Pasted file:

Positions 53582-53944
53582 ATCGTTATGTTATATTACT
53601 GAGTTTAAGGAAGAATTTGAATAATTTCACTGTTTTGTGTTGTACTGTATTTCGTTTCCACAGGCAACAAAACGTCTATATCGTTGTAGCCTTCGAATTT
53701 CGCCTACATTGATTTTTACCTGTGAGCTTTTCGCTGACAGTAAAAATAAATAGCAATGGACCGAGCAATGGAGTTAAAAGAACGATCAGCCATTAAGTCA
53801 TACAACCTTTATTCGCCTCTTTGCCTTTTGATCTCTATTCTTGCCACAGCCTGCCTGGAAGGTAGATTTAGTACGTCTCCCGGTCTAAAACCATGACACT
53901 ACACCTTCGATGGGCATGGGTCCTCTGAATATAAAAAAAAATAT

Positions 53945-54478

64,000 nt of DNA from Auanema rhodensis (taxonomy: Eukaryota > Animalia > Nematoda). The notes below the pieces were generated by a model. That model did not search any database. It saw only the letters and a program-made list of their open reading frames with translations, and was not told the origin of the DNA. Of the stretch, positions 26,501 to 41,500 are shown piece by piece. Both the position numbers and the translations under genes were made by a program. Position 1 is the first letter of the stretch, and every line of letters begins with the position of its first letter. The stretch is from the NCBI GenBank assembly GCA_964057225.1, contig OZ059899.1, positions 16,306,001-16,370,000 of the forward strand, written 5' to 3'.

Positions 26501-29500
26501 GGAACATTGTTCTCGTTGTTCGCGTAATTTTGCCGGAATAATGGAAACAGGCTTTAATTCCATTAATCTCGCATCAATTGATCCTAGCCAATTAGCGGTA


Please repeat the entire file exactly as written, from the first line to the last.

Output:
Positions 53582-53944
53582 ATCGTTATGTTATATTACT
53601 GAGTTTAAGGAAGAATTTGAATAATTTCACTGTTTTGTGTTGTACTGTATTTCGTTTCCACAGGCAACAAAACGTCTATATCGTTGTAGCCTTCGAATTT
53701 CGCCTACATTGATTTTTACCTGTGAGCTTTTCGCTGACAGTAAAAATAAATAGCAATGGACCGAGCAATGGAGTTAAAAGAACGATCAGCCATTAAGTCA
53801 TACAACCTTTATTCGCCTCTTTGCCTTTTGATCTCTATTCTTGCCACAGCCTGCCTGGAAGGTAGATTTAGTACGTCTCCCGGTCTAAAACCATGACACT
53901 ACACCTTCGATGGGCATGGGTCCTCTGAATATAAAAAAAAATAT

Positions 53945-54478

64,000 nt of DNA from Auanema rhodensis (taxonomy: Eukaryota > Animalia > Nematoda). The notes below the pieces were generated by a model. That model did not search any database. It saw only the letters and a program-made list of their open reading frames with translations, and was not told the origin of the DNA. Of the stretch, positions 26,501 to 41,500 are shown piece by piece. Both the position numbers and the translations under genes were made by a program. Position 1 is the first letter of the stretch, and every line of letters begins with the position of its first letter. The stretch is from the NCBI GenBank assembly GCA_964057225.1, contig OZ059899.1, positions 16,306,001-16,370,000 of the forward strand, written 5' to 3'.

Positions 26501-29500
26501 GGAACATTGTTCTCGTTGTTCGCGTAATTTTGCCGGAATAATGGAAACAGGCTTTAATTCCATTAATCTCGCATCAATTGATCCTAGCCAATTAGCGGTA